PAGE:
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the rest of the world. The natural basis of trade and general law of enfranchisement, partition, and is rivalship of quality and price; or, which is the enclosure; which, though compulsory upon the saine thing, of skill and industry. Every attempt | lord, or the rest of the tenants, whilst it has in view to force trade by operation of law, that is, by com- the melioration of the soil, and tenders an equitable pelling persons to buy goods at one market, which compensation for every right that it takes away, is ihey can obtain cheaper and better from another, neither more arbitrary, nor more dangerous to the is sure to be either eluded by the quick-sighted- stability of property, than that which is done in ness and incessant activity of private interest, or the construction of roads, bridges, embankments, to be frustrated by retaliation. One half of the navigable canals, and indeed in almost every puta commercial laws of many states are calculated lic work, in which private owners of land are merely to counteract the restrictions which have obliged to accept that price for their property which been imposed by other states. Perhaps the only an indifferent jury may award. It may here, howway in which the interposition of law is salutary ever, be proper to observe, that although the enin trade, is in the prevention of frauds.

closure of wastes and pastures be generally beneNext to the indispensable requisites of internal ficial to population, yet the enclosure of lands in peace and security, the chief advantage which can tillage, in order to convert them into pastures, is be derived to population from the interference of as generally hurtful. law, appears to me to consist in the encourage But, secondly, agriculture is discouraged by every ment of agriculture. This, at least, is the direct constitution of landed property which lets in those, way of increasing the number of the people : every who have no concern in the improvement, to a other mode being effectual only by its influence participation of the profit. This objection is apupon this. Now the principal expedient by which plicable to all such customs of manors as subject such a purpose can be promoted, is to adjust the the proprietor, upon the death of the lord or tenant, laws of property, as nearly as possible, to the two or the alienation of the estate, to a fine apportioned following rules: first,“ to give to the occupier all to the improved value of the land. But of all inthe power over the soil

, which is necessary for its stitutions which are in this way adverse to cultiperfect cultivation;"-secondly, "to assign the vation and improvement, none is so noxious as that whole profit of every improvement to the persons of tithes. A claimant here enters into the produce, by whose activity it is carried on.” What we call who contributed no assistance whatever to the proproperty in land, as hath been observed above, is duction. When years, perhaps, of care and toil power over it. Now it is indifferent to the public in have matured an improvement; when the huswhose hands this power resides, if it be rightly used; bandman sees new crops ripening to his skill and it matters not to whom the land belongs, if it be industry; the moment he is ready to put his sickle well cultivated. When we lament that great estates to the grain, he finds himself compelled to Jiare often united in the same hand, or complain vide his harvest with a nger. Tithes are a that one man possesses what would be sufficient tax not only upon industry, but upon that industry for a thousand, we suffer ourselves to be misled by which feeds mankind; upon that species of exerwords. The owner of ten thousand pounds a year, tion which it is the aim of all wise laws to cherish consumes little more of the produce of the soil than and promote; and to uphold and excite which, the owner of ten pounds a-year. If the cultivation composes, as we have seen, the main benefit that be equal, the estate in the hands of one great lord, the community receives from the whole system of affords subsistence and employment to the same trade, and the success of commerce. And, togenumber of persons as it would do if it were divided ther with the more general inconveniency that atamongst a hundred proprietors. In like manner tends the exaction of tithes, there is this additional we ought to judge of the effect upon the public in- evil, in the mode at least according to which they terest, which may arise from lands being holden are collected at present, that they operate as a by the king, or by the subject; by private persons, bounty upon pasturage. The burthen of the tax or by corporations; by laymen, or ecclesiastics; in falls with its chief, if not with its whole weight, fee, or for life; by virtue of office, or in right of in- upon tillage; that is to say, upon that precise mode heritance. I do not mean that these varieties make of cultivation, which, as hath been shown above, no difference, but I mean that all the difference it is the business of the state to relieve and remu. they do make respects the cultivation of the lands nerate, in preference to every other. No meawhich are so holden.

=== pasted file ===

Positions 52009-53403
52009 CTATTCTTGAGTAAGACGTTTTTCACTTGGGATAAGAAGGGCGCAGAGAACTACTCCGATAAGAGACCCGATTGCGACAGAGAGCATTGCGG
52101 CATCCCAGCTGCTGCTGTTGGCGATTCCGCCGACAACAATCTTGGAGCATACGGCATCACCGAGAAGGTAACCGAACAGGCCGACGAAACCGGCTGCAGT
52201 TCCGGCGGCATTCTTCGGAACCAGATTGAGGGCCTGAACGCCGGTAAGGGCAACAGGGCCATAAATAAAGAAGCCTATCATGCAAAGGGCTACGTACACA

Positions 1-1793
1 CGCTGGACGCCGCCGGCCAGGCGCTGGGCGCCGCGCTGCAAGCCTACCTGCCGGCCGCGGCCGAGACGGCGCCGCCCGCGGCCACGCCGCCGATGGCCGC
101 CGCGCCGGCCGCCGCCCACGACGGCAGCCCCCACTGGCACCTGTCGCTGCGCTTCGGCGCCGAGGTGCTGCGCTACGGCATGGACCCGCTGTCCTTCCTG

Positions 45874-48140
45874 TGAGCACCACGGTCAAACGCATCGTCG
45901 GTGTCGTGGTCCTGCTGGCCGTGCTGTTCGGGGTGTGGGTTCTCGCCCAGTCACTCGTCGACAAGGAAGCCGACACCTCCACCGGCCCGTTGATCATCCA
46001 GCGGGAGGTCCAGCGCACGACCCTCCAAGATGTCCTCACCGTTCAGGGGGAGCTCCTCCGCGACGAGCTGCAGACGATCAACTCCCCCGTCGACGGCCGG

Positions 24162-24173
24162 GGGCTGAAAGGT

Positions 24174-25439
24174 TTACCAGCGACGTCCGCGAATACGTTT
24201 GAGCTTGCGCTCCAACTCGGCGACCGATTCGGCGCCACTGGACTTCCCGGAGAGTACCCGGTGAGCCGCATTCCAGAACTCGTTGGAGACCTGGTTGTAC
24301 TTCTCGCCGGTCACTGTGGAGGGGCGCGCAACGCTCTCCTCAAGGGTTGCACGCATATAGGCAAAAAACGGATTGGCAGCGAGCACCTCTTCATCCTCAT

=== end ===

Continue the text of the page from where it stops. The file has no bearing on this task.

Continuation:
sure of such extensive concern appears to me so There exist in this country, conditions of tenure practicable, nor any single alteration so beneficial, which condemn the land itself to perpetual sterility. as the conversion of tithes into corn-rents. This Of this kind is the right of common, which pre- commutation, I am convinced, might be so adjusted cludes each proprietor from the improvement, or as to secure to the tithe-holder a complete and even the convenient occupation, of his estate, with perpetual equivalent for his interest, and to leave out (what seldom can be obtained) the consent of to industry its full operation, and entire reward. many others. This tenure is also usually embarrassed by the interference of manorial claims, under which it often happens that the surface belongs to one owner, and the soil to another; so